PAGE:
run out of womb

... learning how to be a mum from scratch

Wednesday 6 June 2018

Dairy-free weaning, breastfeeding and CMPA: a survival guide

When tiniest man was teeny, he got a bad tummy. Pooping as much as 15 times a day, occasional strands of blood in the nappy - it was enough to get this stresshead-mama-at-the-best-of-times frantic with worry. After it went on a few weeks, we went to see a paediatrician, who thought he might be allergic to cow's milk. It was the first time the word 'allergy' had entered my family at all. As a breastfeeder, I had to give up dairy. 

I wasn't used to a restrictive diet and, in truth, surviving on zero sleep with a bouncy baby, an energetic toddler and NO chunks of cheese on crackers / slabs of Dairy Milk etc didn't feel good. Especially since I can't stand coconut, and an expensive trip to Planet Organic armed with all the dairy-free chocolate/cheese/yogurt etc options resulted in the discovery that, er, basically everything tasted of coconut.

Then there were the other worries... how to get enough calcium into my diet? What to do about weaning, making sure dairy-free didn't mean tiniest man missing out on vital nutrients?

As it turned out, after some time on this diet, the babe had just had a really bad reaction to his rotavirus jab (basically getting a bad dose of it that took ages to leave) and I was eventually back on the white stuff. But in the meantime, I'd realised how common CMPA is for babes, and spoken to babies' nutritionist Alice Fotheringham, of my favourite weaning brand Piccolo fame, about all her tips. Here are her answers to my most burning of dairy-free weaning and mum questions:

* I just found out my ready-salted crisps have dairy in! What other surprising foods that contain dairy should I watch out for?

Casein and whey, two milk proteins are found in many unusual products as preservatives, so if you are intolerant to milk sugars, you may be OK with these, but if you have cow’s milk protein allergy, you will have issues with these. Medications and supplements can occasionally contain whey, as can some skin moisturisers and conditioners. Whey is also a common preservative in bread and baked goods, so check the label or ask your baker if there is no ingredient list with it.

* When weaning a cow protein-allergic baby, what are your top tips?

Remember that their breast and or formula milk is still giving them the majority of nutrients and calories they need until they are one, so these first foods are more about tastes and textures, and don’t get too worried about specific nutrients. If you start with a good variety from day one, they should be getting everything they need. However it is important to speak to your GP about their allergy and offer other calcium rich foods. 

When you are starting to introduce, don’t be afraid to move onto the proteins early on. Start with the broccoli and kale, and from six months your baby can start trying energy dense foods such as oily fish like mackerel or salmon (watch out for bones), or eggs, avocado and nut butters, which are energy dense, taste delicious and are good sources of lots of minerals and vitamins.  If you are breastfeeding, get some of those calcium rich foods into your diet as well.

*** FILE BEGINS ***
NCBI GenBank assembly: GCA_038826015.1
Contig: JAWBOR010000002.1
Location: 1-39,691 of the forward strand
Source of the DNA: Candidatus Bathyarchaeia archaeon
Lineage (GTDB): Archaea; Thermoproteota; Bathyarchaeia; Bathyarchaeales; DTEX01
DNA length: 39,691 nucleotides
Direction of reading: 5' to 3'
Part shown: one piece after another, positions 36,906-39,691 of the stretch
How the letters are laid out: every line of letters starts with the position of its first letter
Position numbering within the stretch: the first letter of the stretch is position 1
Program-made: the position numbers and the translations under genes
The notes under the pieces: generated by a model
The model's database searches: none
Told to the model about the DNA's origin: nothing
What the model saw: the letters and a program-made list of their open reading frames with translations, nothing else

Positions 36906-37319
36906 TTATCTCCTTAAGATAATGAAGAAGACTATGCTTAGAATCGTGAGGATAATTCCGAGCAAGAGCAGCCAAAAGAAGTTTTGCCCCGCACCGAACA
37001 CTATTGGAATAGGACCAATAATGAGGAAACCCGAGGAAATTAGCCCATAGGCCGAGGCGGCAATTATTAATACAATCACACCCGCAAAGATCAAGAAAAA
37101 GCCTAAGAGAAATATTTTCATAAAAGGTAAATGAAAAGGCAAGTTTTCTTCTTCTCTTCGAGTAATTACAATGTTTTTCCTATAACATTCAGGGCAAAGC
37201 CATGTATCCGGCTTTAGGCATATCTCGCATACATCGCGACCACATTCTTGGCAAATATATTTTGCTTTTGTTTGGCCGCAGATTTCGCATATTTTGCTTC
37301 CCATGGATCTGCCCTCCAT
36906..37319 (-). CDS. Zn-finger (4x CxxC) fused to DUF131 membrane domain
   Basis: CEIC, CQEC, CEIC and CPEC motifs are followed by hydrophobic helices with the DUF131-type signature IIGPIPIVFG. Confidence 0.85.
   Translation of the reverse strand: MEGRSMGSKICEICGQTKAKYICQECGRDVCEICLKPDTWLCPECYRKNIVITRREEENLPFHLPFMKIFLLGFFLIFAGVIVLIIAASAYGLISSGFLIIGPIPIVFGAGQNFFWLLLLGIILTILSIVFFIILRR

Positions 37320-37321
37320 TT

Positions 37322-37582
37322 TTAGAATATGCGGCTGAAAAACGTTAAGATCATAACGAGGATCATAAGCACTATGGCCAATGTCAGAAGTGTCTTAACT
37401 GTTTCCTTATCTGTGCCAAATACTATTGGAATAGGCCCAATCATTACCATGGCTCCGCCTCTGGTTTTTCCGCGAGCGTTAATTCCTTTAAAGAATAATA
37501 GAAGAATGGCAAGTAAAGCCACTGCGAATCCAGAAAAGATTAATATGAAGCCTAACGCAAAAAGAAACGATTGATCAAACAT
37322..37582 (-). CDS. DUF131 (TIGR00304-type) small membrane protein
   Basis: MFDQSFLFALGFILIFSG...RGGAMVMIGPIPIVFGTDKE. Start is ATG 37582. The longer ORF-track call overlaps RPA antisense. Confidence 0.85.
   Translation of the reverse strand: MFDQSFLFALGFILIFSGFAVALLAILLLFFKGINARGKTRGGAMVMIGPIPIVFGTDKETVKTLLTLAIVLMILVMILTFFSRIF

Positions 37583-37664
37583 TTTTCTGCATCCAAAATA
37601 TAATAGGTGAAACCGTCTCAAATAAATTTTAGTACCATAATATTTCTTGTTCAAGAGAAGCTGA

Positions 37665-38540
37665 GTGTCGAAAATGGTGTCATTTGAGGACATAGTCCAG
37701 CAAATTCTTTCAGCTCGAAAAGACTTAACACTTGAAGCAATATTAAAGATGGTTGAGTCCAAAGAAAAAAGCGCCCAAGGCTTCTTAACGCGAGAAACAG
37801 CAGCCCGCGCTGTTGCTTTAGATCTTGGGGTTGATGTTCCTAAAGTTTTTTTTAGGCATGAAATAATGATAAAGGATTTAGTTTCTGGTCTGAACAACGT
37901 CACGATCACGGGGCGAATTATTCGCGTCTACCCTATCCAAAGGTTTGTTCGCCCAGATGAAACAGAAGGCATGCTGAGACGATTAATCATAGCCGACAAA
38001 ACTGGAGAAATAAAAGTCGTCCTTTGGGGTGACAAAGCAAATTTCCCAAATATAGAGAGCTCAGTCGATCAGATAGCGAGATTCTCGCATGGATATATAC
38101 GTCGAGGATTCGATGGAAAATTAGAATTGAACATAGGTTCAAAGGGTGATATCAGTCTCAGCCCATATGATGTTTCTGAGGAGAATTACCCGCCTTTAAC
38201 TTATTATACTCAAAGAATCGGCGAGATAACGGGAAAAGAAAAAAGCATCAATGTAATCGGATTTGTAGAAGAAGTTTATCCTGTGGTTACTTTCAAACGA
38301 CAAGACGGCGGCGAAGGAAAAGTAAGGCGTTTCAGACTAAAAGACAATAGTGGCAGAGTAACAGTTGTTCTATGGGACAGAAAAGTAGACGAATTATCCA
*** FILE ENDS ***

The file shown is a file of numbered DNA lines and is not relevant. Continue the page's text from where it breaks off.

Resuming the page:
Piccolo's Alice Fotheringham

* What are the best non-dairy sources of calcium for breastfeeding mums?

Whole Milk contains around 34mg of calcium per 1fl oz (30g), but there are lots of other foods that contain good amounts of calcium, and other nutrients that milk contains, such as vitamin b12, vitamin A and vitamin D. Leafy greens and oily fish are my favourite as they also are packed with other vitamins and minerals, as well as leafy greens being a great source of fibre, and oily fish of omega 3 and protein. Calcium rich greens include kale, broccoli and edamame beans, whilst tinned sardines and salmon are great store cupboard quick fixes.

* Any good recipes to share for these weaning babies?

I love making porridge fingers using the same amount of oats with a sugar free nut milk mixed with nut butter and cinnamon and baked or microwaved. Other good breakfasts include vegetable frittata baked in a tin and cut into squares or coconut yoghurt with berries. Making fruit and veg smoothies or ice-cream with banana, coconut milk or nut milks instead of yoghurts is also a good alternative for ‘creamy’ treats.

* Any other advice for mums on a dairy-free diet..

Sorry to say that coffee works much better with milk alternatives than tea, you just aren’t going to get the builders' brew you are used to... But experiment with breakfasts. Using different milks in porridges and soaked oats tastes great. Milk alternatives are mostly about personal preference so play about and find the flavour you like most. Invest in some nut and seed butters. Tahini is a good replacement to butter in flapjacks, and spreading them on apple or an oatcake with a square of no dairy dark chocolate is almost like a chocolate digestive, but a bit better.

* And babies?

Try not to worry too much about specific nutrients, if you are offering a wide variety of foods and they are having either your breastmilk (with you on a dairy free diet), or special diary free formula, they will very likely be getting what they need. It’s a good idea to start them trying greens like broccoli and kale early on anyway as they can take a bit of time to be introduced, so you are killing two birds with one stone, getting them trying their greens, and getting calcium into them!

* And toddlers?

Oily fish and greens are not the easiest foods to get into toddlers, but try making fish cakes or goujons with salmon rather than white fish, or use foods like dried figs, sesame seeds and black strap molasses in baking, and offer cooked edamame beans and broccoli florets as cold snacks to dip in hummus.

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